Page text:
Tuesday, October 27, 2009


Aimee Mann is one of my favorite artists of
all time. And, one of the greatest artists of the past decade, if not the best. Not just because of her incredible albums, but also for the way she's conducted herself and her career. She's practically created her own alternate universe where she can exist without having to deal with the music industry. She's certainly earned that right.
A little background. In the '80s, it would be hard to predict how her career would unfold. She was the singer and bassist for a "new wave" band called 'Til Tuesday who had a huge hit with "Voices Carry." But they seemed destined for "one-hit wonder" status. They split up, and Aimee apparently had a hard time getting away from her label to sign with another label to launch her solo career.
In the '90s, she struggled with label problems, which were considerable. She put out two genius albums, 1993's Whatever and 1995's I'm With Stupid on Imago and Geffen, neither of whom knew what to do with them. They are great records and you should check them out.
When Aimee was working on her next album, her label Geffen was being folded into Interscope, who were enthralled with Limp Bizkit and Eminem... not the best enviornment for Aimee's music. They didn't like the album, or didn't get it, and she bought the masters back from them. Meanwhile, the great film director Paul Thomas Anderson, who had worked with Aimee's husband Michael Penn on Boogie Nights, started writing a screenplay around a lyric from one of her Aimee's new songs, "Deathly." That became the film Magnolia, and the soundtrack was mostly made of songs that Aimee was working on at that point. The film and the soundtrack both came out in December of 1999.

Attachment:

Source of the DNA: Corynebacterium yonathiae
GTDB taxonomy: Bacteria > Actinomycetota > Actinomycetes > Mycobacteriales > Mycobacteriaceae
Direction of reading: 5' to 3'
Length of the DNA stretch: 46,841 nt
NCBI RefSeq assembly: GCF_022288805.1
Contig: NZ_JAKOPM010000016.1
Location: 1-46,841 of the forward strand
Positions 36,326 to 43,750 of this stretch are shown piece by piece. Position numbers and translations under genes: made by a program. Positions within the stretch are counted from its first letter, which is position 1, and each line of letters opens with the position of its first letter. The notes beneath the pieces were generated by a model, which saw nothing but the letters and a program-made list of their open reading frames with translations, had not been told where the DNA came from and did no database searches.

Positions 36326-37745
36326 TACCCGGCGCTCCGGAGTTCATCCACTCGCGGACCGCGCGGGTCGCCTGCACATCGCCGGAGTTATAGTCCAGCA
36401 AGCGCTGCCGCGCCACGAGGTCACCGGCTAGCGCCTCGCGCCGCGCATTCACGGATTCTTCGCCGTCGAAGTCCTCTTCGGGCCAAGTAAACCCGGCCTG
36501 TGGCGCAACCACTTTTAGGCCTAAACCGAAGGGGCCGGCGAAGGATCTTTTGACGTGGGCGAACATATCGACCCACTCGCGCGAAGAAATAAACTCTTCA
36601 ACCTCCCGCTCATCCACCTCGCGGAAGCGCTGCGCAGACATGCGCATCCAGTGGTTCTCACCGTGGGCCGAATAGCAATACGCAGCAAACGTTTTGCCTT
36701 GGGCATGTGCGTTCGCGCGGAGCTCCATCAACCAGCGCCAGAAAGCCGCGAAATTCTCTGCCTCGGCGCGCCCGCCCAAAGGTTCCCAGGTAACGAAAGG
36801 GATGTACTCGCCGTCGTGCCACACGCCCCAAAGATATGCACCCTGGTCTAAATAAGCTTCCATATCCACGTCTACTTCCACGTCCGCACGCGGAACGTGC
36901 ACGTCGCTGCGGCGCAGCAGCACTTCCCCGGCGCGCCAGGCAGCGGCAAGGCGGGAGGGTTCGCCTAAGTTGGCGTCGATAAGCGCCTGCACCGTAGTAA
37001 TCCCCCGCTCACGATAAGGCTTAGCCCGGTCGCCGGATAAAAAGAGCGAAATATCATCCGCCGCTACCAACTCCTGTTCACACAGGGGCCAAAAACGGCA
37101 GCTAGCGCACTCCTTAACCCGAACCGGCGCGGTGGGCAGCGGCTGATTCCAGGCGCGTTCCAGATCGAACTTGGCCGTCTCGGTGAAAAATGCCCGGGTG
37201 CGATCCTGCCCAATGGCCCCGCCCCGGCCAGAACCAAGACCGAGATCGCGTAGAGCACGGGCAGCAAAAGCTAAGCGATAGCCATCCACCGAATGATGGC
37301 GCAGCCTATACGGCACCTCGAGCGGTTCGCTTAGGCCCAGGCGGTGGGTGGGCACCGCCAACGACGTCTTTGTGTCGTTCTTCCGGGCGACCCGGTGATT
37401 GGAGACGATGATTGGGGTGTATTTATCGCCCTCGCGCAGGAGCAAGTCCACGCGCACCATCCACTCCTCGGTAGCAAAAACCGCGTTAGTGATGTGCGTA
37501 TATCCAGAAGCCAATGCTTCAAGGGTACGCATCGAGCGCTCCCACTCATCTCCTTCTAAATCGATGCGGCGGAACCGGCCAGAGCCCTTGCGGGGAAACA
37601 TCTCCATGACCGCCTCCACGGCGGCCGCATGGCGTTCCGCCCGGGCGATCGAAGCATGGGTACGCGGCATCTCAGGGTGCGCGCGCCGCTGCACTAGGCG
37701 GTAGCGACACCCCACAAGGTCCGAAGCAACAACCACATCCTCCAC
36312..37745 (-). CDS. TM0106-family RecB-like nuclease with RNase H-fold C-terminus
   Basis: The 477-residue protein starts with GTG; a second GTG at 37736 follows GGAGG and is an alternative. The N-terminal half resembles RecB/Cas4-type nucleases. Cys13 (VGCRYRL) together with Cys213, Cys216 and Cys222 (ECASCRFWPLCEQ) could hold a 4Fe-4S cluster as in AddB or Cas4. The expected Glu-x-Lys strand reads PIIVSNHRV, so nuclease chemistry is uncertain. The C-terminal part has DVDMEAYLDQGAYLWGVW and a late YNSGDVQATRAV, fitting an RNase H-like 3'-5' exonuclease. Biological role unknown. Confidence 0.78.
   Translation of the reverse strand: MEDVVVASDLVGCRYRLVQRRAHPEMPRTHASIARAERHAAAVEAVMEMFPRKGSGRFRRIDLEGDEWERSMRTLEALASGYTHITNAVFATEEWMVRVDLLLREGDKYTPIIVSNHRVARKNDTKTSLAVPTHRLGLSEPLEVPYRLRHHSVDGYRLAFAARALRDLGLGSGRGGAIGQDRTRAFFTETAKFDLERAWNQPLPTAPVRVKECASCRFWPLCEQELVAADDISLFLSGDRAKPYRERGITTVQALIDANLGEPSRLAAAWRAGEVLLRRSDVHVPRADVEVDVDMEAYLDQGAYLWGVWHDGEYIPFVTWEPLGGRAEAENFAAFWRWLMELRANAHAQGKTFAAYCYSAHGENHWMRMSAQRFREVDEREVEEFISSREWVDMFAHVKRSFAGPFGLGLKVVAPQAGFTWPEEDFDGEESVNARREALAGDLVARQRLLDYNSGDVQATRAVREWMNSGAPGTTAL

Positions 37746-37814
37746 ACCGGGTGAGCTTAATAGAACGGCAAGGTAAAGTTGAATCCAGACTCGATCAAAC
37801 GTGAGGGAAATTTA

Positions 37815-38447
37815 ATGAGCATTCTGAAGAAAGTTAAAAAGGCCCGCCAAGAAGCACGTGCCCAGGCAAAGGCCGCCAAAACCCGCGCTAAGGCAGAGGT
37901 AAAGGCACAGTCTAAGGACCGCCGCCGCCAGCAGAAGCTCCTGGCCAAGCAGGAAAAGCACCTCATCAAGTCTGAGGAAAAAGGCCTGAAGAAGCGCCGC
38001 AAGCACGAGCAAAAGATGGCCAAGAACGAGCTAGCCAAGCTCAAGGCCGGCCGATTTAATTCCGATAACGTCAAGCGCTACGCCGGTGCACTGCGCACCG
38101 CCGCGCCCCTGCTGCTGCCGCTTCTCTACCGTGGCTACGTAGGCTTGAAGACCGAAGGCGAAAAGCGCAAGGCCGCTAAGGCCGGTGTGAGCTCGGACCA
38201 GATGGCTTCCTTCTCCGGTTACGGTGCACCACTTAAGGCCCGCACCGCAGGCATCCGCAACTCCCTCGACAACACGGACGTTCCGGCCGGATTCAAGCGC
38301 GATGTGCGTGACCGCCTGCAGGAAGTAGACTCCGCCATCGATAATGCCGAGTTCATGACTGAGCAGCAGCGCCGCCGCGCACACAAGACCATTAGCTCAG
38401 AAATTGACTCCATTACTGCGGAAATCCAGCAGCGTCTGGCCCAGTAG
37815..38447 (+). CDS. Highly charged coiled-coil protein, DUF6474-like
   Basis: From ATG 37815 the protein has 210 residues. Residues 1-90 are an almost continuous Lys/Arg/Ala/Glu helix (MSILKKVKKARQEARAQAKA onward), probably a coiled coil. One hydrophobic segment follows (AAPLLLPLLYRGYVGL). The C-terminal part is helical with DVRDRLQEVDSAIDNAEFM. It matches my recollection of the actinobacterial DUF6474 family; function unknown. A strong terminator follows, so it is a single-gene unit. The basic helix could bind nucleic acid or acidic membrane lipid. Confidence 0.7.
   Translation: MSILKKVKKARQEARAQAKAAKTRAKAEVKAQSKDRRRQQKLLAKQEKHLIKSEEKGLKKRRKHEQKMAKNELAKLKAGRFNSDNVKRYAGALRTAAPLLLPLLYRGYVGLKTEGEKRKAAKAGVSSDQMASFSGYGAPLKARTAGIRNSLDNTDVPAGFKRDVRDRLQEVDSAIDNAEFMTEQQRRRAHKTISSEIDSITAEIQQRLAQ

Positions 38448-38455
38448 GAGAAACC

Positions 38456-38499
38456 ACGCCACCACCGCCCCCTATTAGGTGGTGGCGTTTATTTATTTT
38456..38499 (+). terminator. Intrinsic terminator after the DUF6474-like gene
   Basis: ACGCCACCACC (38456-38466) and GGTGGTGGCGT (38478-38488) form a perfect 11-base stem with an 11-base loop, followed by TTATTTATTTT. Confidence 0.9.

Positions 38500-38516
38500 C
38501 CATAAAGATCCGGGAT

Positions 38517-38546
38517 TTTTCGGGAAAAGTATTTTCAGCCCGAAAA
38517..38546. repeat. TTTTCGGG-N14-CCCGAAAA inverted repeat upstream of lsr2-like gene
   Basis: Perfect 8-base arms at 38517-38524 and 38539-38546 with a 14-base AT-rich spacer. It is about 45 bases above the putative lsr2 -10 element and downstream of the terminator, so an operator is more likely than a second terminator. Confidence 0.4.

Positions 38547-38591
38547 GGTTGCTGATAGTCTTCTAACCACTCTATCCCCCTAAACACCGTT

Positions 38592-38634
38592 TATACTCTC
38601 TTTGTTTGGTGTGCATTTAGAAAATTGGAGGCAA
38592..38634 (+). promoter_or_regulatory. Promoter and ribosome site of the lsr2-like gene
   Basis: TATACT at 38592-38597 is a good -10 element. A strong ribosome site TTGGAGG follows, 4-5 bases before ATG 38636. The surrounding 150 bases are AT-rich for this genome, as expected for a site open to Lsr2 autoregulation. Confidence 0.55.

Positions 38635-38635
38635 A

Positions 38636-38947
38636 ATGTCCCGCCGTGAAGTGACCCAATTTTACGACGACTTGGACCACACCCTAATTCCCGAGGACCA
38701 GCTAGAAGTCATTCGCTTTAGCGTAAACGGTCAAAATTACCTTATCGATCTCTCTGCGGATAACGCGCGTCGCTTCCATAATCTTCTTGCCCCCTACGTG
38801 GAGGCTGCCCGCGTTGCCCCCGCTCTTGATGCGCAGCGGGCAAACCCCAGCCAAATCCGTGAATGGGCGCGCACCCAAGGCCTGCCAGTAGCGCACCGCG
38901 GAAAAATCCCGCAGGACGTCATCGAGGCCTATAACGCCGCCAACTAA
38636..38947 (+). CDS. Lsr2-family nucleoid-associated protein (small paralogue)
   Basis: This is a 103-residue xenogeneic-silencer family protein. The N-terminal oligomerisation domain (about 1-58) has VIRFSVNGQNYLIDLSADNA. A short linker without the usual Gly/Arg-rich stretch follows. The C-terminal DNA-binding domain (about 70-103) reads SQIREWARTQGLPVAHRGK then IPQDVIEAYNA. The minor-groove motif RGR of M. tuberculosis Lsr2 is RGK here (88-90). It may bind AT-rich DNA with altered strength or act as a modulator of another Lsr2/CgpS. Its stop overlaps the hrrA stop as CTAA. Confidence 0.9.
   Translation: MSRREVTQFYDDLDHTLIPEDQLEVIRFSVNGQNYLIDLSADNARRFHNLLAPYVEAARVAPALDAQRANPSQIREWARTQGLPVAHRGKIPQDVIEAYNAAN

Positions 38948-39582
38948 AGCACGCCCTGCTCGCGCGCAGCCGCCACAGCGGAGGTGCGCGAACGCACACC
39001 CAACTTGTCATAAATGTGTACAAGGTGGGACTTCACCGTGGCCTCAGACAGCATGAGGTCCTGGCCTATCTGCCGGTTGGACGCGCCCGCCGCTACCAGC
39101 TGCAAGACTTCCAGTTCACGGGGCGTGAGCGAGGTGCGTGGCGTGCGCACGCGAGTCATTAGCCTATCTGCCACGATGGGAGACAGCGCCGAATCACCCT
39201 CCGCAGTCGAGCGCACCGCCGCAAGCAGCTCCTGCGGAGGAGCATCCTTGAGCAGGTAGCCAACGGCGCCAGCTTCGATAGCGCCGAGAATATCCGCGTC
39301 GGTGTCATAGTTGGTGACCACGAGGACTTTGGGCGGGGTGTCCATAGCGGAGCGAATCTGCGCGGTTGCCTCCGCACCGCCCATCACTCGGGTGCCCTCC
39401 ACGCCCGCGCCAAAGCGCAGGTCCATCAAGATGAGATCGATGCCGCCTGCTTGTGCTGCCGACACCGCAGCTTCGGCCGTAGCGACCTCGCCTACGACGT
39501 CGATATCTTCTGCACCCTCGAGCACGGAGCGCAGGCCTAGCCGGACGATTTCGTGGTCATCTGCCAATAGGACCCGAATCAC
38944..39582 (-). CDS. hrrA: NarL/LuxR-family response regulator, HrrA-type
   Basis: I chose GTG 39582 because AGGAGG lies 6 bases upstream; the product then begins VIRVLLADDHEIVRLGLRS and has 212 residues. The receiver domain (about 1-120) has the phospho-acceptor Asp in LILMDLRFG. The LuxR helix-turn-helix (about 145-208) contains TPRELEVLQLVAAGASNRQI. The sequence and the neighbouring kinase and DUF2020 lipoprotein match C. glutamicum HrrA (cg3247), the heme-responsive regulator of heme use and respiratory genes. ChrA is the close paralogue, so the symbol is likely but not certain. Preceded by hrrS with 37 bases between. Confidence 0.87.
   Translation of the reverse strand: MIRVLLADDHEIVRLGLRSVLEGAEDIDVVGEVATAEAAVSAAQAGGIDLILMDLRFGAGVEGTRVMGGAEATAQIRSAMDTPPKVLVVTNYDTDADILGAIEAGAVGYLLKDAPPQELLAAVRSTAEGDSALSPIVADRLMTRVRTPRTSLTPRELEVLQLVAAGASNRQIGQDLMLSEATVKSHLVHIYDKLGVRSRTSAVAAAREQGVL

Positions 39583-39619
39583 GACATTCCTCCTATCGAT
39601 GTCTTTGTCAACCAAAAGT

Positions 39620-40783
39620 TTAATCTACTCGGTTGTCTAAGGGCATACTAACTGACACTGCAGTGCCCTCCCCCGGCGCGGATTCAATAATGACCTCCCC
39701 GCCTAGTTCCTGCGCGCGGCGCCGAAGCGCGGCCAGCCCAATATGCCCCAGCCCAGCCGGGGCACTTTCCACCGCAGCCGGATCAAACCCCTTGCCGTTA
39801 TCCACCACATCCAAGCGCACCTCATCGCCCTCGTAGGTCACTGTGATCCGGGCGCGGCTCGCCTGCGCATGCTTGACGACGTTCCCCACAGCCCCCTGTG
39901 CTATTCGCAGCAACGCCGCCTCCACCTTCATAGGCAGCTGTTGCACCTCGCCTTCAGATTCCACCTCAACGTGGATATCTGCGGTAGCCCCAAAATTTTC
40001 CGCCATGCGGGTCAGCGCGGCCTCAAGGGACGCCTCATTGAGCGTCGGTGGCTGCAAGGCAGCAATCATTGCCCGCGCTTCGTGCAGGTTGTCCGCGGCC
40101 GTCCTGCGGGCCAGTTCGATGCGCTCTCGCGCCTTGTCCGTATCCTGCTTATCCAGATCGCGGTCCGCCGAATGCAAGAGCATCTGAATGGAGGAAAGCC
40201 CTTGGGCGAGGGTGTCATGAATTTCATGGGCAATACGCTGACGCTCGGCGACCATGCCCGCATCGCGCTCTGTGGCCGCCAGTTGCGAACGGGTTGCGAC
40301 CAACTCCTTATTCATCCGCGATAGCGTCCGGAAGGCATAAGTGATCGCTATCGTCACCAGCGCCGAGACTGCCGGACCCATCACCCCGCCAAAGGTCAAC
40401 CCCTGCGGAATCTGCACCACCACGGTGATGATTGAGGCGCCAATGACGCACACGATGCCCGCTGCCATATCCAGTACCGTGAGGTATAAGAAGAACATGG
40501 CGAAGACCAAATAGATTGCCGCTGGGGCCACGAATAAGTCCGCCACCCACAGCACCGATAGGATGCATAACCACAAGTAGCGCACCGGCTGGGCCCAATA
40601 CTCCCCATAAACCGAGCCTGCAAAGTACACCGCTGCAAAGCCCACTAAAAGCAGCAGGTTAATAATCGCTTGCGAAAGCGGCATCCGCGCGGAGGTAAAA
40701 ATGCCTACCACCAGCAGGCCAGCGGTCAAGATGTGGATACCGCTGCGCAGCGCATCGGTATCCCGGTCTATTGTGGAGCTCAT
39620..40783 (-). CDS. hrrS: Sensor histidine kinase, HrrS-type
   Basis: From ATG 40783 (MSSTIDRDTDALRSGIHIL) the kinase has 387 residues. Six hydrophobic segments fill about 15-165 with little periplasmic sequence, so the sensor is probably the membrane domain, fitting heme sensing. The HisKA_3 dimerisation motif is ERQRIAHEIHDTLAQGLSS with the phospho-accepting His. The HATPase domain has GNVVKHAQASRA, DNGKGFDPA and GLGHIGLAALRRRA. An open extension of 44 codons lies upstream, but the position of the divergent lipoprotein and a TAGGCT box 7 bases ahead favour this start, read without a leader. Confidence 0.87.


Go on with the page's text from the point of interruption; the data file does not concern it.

Aimee's music got more attention from its role in Magnolia than it had ever had before. Other songs from her late'90s sessions (and some songs from Magnolia) became the independently released Bachelor No. 2. Possibly my favorite album of the '00s. Interscope didn't think that it had commercial appeal, but it went on to sell more than 200,000 copies without major distribution, and it established Aimee as a career touring artist. She can play any song from Magnolia/Bachelor No. 2 and people know all the words.
She followed it up with Lost In Space in 2002, another classic, and on her own label, United Artists. She seemed to tour non-stop for the album for about two years - including some joint touring with Michael Penn. Those shows were so awesome: they played as one band, backing each other up. And the funny thing was, they hired comedian Patton Oswald to open the shows, but also to provide in-between song banter, ostensibly because they aren't funny. The joke is, both Mann and Penn are hilarious anyway (albeit in a drier way than Oswald).
Two more solid albums, 2005's The Forgotten Arm, and 2008's Smilers add up to a great decade. Plus, she started doing these really cool Christmas tours (although this year she's apparently only playing Largo in L.A.) to go along with her holiday album One More Drifter In The Snow. I don't think anyone out there today writes better songs, and no one has more cred (not that that matters, but I just have so much respect for the woman). I don't know if she's working on a new album - I heard she might be doing some kind of screenplay for The Forgotten Arm - but whatever she does, it is worth paying attention to. She's not the type to take requests, but I'd love to see her work with Jon Brion again (he produced Magnolia and Bachelor No. 2). I almost hesitate to write that last sentence - I kind of imagine Ms. Mann reading this and coming up with some dry, searing retort. But, whatever. Hey, if you've read this far, and don't have her albums, pick up Bachelor No. 2 and Lost In Space, you'll thank me.

More Best Of The '00s: Bob Dylan, Willie Nelson

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